2) #4, It isn't terribly accurate to claim that E85 has fewer emiisions than regular gasoline. Just the process of turning corn into ethanol produces far more CO2 than ethanol's use in E85 offsets. That doesn't include all of the other chemicals and limited resources that go into the corn production in the first place. As mentioned above this month's Car & Driver has an excellent article by Patrick Bedard on ethanol, E85, government subsidies, and GM.
      • 8 Years Ago
      Tom Friedman is the equavilent of pile of dog turds. He has a braid the size of a pea and a mouth the size of a
      #3 washtub, never tells the truth and IMO is nothing more than a smartass, jackass. That sorry jerk can go straight to hell as for as I am concerned. And Tom you will have to wait a long time before you see Toyota take over GM, why don't you take your sorry ass to Japan since you love it so much.
      • 8 Years Ago
      Just to make sure I understand Friedman's argument... A company takes advantage of a loophole in a government regulation that encouraged the development of alternative-fuel vehicles... and this is a bad thing?
      • 8 Years Ago
      Tahoe gets 33mpg thanks to gas consumption with E85? That's a CAFE loophole that you could drive a fleet of tractor trailers through. Yikes- no wonder why GM is pushing Live Green, Go Yellow bullshit. They can get fuel economy credits of an Aveo, yet they still make their big profits.

      There's the flip side - if Toyota goes E85 as rumored, they'll have CAFE credits out the tailpipe. Who needs the Gen III Prius, just make it optimized for E85 and it will get >100mpg per CAFE because the government said so.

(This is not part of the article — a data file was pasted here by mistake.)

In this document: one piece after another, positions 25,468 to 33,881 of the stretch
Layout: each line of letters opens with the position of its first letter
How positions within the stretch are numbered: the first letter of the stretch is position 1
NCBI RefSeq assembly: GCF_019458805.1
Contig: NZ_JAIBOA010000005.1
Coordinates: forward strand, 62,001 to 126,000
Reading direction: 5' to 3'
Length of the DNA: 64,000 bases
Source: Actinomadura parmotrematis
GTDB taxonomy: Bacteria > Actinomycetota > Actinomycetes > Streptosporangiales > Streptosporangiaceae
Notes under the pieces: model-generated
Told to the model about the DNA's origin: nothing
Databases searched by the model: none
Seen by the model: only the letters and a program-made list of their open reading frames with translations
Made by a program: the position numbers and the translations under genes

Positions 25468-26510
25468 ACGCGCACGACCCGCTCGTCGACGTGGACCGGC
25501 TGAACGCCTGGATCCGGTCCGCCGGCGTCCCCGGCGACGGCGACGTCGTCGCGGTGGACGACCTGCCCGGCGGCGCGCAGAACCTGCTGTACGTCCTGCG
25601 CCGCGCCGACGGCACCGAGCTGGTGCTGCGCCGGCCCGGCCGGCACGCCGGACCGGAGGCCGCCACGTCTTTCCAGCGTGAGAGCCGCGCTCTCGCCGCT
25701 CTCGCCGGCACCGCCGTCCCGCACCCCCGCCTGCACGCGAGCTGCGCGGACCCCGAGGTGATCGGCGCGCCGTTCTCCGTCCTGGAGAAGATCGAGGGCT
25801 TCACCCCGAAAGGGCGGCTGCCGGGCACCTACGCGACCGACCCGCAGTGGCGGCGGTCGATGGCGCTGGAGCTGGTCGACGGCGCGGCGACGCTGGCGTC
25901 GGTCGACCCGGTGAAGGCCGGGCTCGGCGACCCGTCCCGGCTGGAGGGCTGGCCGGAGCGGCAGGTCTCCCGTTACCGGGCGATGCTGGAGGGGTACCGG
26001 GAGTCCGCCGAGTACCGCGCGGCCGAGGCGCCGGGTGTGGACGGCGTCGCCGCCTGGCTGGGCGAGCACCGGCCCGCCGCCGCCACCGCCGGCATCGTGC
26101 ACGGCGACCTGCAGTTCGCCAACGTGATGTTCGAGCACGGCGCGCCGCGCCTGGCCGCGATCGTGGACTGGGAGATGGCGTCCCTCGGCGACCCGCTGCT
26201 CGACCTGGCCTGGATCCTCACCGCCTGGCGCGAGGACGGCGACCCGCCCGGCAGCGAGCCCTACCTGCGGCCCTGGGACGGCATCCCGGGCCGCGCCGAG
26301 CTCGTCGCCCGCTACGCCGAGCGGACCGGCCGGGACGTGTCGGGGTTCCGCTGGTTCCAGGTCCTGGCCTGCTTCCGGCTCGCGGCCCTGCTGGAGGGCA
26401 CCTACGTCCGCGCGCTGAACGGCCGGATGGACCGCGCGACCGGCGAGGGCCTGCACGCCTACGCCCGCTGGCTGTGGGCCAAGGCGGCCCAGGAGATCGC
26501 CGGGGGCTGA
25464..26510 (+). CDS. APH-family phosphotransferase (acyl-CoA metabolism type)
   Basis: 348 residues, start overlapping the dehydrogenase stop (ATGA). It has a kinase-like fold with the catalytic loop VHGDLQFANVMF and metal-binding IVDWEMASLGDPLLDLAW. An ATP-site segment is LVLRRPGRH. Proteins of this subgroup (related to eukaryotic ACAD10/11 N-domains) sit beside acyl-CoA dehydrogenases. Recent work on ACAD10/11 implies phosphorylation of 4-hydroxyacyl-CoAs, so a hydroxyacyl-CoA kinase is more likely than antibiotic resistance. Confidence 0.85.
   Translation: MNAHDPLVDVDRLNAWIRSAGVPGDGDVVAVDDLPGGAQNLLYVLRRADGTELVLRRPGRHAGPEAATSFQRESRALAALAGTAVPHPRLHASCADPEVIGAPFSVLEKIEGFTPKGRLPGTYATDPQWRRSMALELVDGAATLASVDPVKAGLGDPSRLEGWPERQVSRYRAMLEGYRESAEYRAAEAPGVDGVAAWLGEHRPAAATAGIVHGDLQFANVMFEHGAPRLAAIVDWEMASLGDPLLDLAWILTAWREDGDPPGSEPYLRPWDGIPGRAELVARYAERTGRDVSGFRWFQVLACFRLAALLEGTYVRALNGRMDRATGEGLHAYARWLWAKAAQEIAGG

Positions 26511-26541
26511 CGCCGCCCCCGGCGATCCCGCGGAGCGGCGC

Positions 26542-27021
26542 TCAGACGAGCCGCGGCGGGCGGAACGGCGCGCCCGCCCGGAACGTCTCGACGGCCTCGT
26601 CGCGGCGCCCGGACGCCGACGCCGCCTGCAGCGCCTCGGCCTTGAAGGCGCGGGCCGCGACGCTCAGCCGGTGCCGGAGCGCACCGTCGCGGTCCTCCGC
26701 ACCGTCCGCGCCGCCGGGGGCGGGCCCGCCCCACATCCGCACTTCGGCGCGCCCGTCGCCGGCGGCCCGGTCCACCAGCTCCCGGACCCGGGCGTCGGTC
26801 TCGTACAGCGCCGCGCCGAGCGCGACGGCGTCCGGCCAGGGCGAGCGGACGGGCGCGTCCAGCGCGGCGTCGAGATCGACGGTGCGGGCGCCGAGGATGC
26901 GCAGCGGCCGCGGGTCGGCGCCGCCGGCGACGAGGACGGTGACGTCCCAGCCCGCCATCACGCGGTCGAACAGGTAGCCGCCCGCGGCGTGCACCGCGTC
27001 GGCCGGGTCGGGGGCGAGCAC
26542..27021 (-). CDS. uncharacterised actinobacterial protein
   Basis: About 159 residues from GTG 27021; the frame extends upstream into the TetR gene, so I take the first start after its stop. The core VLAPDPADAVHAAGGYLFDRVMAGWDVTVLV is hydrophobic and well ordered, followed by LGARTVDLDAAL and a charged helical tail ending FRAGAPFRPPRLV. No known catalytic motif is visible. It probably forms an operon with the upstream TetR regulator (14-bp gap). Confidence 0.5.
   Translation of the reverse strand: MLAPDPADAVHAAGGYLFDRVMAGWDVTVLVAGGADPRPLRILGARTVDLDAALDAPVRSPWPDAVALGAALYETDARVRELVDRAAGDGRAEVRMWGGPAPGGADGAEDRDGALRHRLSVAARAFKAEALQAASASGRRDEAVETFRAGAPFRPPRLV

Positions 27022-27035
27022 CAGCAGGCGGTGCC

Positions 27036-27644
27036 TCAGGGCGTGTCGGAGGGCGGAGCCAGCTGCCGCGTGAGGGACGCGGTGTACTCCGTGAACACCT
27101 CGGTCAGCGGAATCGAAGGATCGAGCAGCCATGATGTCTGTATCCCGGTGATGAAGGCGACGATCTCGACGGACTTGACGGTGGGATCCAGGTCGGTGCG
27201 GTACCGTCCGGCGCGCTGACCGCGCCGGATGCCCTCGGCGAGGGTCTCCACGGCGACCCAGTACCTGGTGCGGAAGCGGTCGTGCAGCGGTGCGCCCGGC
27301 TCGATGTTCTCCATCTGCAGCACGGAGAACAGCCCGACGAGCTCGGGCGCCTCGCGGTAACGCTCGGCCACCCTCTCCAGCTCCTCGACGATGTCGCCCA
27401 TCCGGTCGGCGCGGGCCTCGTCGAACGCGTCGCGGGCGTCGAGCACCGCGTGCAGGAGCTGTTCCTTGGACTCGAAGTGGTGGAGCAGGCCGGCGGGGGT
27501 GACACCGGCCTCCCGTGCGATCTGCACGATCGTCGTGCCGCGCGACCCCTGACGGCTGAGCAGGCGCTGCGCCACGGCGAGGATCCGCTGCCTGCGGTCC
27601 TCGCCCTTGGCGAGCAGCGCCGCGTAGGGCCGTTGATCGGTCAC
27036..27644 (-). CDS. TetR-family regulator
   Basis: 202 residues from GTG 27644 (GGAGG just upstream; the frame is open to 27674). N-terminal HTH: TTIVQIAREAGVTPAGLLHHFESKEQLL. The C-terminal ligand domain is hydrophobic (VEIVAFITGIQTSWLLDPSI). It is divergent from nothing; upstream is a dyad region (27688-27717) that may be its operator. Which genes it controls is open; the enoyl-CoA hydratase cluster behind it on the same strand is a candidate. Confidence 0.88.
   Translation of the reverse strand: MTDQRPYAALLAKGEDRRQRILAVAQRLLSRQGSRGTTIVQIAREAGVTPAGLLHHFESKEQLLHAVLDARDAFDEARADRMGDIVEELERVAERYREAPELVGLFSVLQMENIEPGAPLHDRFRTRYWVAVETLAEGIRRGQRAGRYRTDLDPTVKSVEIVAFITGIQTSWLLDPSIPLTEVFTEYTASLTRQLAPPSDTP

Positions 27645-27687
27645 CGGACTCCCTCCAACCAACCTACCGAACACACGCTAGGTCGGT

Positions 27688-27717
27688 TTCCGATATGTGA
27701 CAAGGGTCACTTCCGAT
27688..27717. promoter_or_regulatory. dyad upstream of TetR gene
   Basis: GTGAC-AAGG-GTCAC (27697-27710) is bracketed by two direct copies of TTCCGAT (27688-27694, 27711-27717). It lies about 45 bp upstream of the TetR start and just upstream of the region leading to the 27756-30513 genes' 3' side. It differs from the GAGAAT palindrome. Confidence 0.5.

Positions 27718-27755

Reference links:
      Detnews: Loophole fuels Detroit's ethanol fixation
      http://www.detnews.com/apps/pbcs.dll/article?AID=/20060608/OPINION03/606080306/1008/OPINION01
      Businessweek: Ethanol: A tragedy in 3 acts
      http://www.businessweek.com/autos/content/apr2006/bw20060427_493909.htm?campaign_id=msn_eth
      Car & Driver: Tech Stuff: Ethanol promises
      http://www.caranddriver.com/features/11174/tech-stuff-ethanol-promises.html
      • 8 Years Ago
      The important thing to remember about E85 is that the alternative fuel is cleaner-burning than either gasoline or diesel, and using E85 in a flexible fuel vehicle can reduce air pollution. That's why the American Lung Association of the Upper Midwest strongly supports its use.
      • 8 Years Ago
      caffee

      I am not defending Tom's original column. I am only applauding him for calling out GM on it's misleading "more models with better than 30 mpg" claim. It is a true statement but it also true that they make more models with worse than 30 mpg. They simply make more models than any other manufacturer. So what. It doesn't mean their cars are more fuel efficient, or even as fuel efficient, as other manufacturers. You can find comparable models from other manufacturers for all those that GM lists that get better gas mileage.

      Please caffee point out where in my post I told a lie or half truth. The mpg numbers I listed are from fueleconomy.gov.
      • 8 Years Ago